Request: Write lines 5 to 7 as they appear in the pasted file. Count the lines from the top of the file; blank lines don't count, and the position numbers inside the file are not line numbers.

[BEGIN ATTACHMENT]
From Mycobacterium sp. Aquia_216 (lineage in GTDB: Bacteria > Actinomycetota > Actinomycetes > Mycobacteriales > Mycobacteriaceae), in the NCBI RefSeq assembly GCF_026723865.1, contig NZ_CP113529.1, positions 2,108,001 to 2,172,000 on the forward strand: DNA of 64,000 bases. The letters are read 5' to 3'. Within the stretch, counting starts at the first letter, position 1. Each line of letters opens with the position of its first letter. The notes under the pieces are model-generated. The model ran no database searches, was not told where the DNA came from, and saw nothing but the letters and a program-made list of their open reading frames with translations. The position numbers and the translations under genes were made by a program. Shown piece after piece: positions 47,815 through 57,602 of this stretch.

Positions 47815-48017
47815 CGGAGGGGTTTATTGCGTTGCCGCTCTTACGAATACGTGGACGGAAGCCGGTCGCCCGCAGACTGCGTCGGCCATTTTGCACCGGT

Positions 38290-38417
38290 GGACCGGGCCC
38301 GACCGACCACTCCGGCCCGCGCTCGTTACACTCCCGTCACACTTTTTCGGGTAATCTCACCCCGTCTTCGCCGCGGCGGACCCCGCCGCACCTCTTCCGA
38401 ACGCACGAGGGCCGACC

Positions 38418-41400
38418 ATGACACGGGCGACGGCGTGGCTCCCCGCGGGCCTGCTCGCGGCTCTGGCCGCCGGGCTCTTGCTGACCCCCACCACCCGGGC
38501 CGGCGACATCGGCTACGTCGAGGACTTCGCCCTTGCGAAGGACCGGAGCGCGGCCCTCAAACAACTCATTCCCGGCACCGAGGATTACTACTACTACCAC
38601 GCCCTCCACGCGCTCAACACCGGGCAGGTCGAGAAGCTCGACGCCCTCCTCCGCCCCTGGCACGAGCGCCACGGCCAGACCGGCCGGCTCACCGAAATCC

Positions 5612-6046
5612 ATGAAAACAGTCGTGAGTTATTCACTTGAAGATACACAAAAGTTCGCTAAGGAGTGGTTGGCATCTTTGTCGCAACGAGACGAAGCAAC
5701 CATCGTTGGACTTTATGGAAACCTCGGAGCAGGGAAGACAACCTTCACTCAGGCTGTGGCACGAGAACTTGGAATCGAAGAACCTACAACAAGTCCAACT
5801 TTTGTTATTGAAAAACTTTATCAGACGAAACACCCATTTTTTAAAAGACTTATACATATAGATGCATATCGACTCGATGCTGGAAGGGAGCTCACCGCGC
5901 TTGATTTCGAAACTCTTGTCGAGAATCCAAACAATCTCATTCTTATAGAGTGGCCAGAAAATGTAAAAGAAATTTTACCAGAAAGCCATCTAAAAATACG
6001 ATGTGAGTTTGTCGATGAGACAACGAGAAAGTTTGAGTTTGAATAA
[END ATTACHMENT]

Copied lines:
38290 GGACCGGGCCC
38301 GACCGACCACTCCGGCCCGCGCTCGTTACACTCCCGTCACACTTTTTCGGGTAATCTCACCCCGTCTTCGCCGCGGCGGACCCCGCCGCACCTCTTCCGA
38401 ACGCACGAGGGCCGACC